Annette Connolly: The economic and fiscal landscape in 2020

While rapid growth in the Irish economy continues, in recent years it has largely been determined by multinational-dominated sectors. Meanwhile, both domestic and macroeconomic risks are omnipresent. Ciarán Galway meets with Parliamentary Budget Office (PBO) Director Annette Connolly to discuss Ireland’s economic and fiscal landscape in 2020.

Having been based on assumption of a ‘disorderly Brexit’, to what extent is Budget 2020 prudent?

In Budget 2019 the central assumption was that there would be an ‘orderly Brexit’. At the time, the Parliamentary Budget Office (PBO) emphasised that this assumption was not prudent. Therefore, the PBO welcomed the decision to base Budget 2020 on the assumption of a no-deal Brexit. This was the right approach given the significant impact that a no-deal Brexit would have on the public finances.

Now that the risk of Brexit has subsided, for 2020 at least, tax revenue is forecast to grow faster (7.1 per cent) than voted expenditure (4.5 per cent) which will lead to a surplus of 0.7 per cent in 2020. However, much of the improvement in the public finances has been due to volatile corporation tax receipts and lower than expected interest payments on the government debt. These corporation tax receipts are now being used to fund current spending. This is a risk, particularly given that there are many other external risks that could hurt the economy and public finances.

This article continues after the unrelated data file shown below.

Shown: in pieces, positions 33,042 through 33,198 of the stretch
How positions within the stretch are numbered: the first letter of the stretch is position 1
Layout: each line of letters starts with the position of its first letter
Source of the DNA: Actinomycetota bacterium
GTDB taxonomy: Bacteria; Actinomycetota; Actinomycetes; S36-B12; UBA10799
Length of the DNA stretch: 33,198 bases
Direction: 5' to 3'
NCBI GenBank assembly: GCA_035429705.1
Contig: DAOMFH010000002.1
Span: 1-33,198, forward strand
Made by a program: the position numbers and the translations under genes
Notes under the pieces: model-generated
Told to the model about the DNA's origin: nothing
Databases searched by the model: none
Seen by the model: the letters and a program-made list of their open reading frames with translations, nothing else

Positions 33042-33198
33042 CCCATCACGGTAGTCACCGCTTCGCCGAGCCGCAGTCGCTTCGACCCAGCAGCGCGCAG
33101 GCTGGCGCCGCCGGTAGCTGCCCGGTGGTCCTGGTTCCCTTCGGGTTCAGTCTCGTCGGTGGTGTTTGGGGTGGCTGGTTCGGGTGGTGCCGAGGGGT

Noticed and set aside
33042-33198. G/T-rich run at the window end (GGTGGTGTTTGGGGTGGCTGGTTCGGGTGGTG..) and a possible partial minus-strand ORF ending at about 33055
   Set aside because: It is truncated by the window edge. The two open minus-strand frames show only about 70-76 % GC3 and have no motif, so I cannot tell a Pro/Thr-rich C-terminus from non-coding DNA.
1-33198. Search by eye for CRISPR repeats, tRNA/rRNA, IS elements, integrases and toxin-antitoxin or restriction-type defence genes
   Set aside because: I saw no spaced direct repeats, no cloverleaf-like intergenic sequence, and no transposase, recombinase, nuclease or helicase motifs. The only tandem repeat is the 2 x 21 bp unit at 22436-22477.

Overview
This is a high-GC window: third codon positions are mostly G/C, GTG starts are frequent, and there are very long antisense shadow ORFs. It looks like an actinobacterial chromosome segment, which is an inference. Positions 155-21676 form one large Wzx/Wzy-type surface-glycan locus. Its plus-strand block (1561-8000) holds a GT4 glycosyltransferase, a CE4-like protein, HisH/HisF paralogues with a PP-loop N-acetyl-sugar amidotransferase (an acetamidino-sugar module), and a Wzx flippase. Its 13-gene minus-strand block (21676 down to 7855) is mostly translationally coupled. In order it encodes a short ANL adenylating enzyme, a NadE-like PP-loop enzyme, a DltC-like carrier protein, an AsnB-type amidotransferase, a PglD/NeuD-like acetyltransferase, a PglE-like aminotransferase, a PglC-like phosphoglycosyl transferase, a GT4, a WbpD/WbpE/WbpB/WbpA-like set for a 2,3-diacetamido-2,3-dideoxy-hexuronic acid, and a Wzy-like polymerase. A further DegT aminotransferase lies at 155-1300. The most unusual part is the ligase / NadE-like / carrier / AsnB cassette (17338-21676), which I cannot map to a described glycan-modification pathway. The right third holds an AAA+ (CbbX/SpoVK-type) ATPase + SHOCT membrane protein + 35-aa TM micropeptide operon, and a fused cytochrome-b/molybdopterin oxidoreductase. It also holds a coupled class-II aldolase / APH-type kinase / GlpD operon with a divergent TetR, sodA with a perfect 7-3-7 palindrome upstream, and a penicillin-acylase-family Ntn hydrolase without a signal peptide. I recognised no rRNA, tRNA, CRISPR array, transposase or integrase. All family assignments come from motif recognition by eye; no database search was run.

Has Budget 2020 fully considered high external uncertainty/key macroeconomic risks?

Budget 2020 was set in a context of a strong performing economy but with growing macroeconomic and fiscal risks, particularly in relation to the possibility of a ‘disorderly’ or no trade deal Brexit, a slowdown in the global economy and a changing international tax environment.

Additional funding was made available for Brexit to provide support to the economy in case of more severe economic impacts. While there are issues in respect of public spending control, the overall fiscal stance was consistent with growth in underling economic fundamentals.

However, the PBO highlights that risks remain such as the reliance on multinationals and the transition to a low carbon economy. Sound public finances and a robust and dynamic economic model are crucial to address the impact of external risks, most of which are beyond domestic control.